I've attached pics which should be useful for anyone who wants to use a similar format.  Most importantly, star grounding (bringing all grounds to a single chassis point), and keeping all AC wiring as far from the driver as possible is critical for keeping the amps hum free.  If you use a different layout, I suggest cutting a sheet of paper to the size of the chassis you will use and placing out the xfmrs, sockets, and so on to get the arrangement you desire.  Then, mark up the chassis and re-check the component placement a couple of times before drilling.

So, who's going to build a pair of these?  If you do, you are likely to question why you ever spent a large sum on an amplifier!  These could easily be the last amps you will want to own!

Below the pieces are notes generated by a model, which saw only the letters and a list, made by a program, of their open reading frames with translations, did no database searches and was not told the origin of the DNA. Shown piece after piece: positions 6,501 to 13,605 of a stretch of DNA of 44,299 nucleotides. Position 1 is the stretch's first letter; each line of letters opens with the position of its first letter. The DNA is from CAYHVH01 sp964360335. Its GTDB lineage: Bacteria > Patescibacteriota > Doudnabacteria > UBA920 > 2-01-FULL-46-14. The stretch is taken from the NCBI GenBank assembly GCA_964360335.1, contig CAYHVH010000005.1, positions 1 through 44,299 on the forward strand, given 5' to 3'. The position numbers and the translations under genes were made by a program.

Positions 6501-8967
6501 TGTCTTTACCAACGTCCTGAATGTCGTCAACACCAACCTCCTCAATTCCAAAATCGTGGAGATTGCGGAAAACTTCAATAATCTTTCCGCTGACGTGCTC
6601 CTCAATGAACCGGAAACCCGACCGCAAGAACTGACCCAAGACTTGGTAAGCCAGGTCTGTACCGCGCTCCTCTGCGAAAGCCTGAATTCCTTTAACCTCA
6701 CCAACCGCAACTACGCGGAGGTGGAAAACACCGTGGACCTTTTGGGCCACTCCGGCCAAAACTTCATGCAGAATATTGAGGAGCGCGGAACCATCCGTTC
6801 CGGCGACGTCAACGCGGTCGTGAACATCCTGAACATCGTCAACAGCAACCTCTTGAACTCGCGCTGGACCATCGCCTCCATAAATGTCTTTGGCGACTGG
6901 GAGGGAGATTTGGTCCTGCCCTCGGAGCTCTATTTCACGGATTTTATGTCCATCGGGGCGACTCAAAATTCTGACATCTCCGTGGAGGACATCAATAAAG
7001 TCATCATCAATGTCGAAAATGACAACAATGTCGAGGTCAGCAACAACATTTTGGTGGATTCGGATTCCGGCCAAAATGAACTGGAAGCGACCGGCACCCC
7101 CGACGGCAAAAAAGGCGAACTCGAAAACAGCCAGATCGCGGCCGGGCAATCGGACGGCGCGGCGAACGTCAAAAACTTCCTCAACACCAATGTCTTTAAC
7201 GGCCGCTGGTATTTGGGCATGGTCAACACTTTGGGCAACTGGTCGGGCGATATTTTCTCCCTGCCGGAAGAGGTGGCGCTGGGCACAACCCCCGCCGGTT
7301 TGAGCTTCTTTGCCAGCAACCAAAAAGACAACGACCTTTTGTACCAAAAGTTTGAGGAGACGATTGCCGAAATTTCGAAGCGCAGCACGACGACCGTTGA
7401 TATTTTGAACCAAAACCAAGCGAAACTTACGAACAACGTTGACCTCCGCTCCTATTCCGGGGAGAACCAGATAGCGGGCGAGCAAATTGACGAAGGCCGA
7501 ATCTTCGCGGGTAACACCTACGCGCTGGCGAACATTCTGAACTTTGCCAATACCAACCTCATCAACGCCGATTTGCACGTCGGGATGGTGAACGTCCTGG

If anyone notices something in the schematic which doesn't seem correct, please let me know asap!

 

DO NOT ATTEMPT TO CONSTRUCT THESE AMPS IF YOU ARE NOT SKILLED IN WORKING WITH POTENTIALLY LETHAL VOLTAGES! 

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After posting the original introduction Maynard presented of this amplifier I do not know much more I can add about the great sound of this design. Good place for me to fade into the sunset. The place for anyone building a Sweetie to post your build and results though. Not much I can say that Maynard did not say in the above post for me to say more. I will be posting results of my new build, the Premium Sweetie on another thread. See everyone there.